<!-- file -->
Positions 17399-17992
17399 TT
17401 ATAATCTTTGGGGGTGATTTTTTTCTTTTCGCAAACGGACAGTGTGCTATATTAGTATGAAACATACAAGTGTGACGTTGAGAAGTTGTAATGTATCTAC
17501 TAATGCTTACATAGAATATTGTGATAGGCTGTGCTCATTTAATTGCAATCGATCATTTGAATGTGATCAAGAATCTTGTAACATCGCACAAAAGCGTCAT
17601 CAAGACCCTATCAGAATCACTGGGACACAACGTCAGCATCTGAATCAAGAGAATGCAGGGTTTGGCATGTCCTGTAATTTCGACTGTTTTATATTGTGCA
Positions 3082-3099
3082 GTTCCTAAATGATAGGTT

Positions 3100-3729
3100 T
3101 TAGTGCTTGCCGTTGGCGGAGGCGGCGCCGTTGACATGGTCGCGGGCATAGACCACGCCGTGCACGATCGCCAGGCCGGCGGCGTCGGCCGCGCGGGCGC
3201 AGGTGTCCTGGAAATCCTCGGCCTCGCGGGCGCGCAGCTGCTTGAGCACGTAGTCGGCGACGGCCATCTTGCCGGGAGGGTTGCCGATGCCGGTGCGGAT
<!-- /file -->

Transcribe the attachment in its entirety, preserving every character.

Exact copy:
Positions 17399-17992
17399 TT
17401 ATAATCTTTGGGGGTGATTTTTTTCTTTTCGCAAACGGACAGTGTGCTATATTAGTATGAAACATACAAGTGTGACGTTGAGAAGTTGTAATGTATCTAC
17501 TAATGCTTACATAGAATATTGTGATAGGCTGTGCTCATTTAATTGCAATCGATCATTTGAATGTGATCAAGAATCTTGTAACATCGCACAAAAGCGTCAT
17601 CAAGACCCTATCAGAATCACTGGGACACAACGTCAGCATCTGAATCAAGAGAATGCAGGGTTTGGCATGTCCTGTAATTTCGACTGTTTTATATTGTGCA
Positions 3082-3099
3082 GTTCCTAAATGATAGGTT

Positions 3100-3729
3100 T
3101 TAGTGCTTGCCGTTGGCGGAGGCGGCGCCGTTGACATGGTCGCGGGCATAGACCACGCCGTGCACGATCGCCAGGCCGGCGGCGTCGGCCGCGCGGGCGC
3201 AGGTGTCCTGGAAATCCTCGGCCTCGCGGGCGCGCAGCTGCTTGAGCACGTAGTCGGCGACGGCCATCTTGCCGGGAGGGTTGCCGATGCCGGTGCGGAT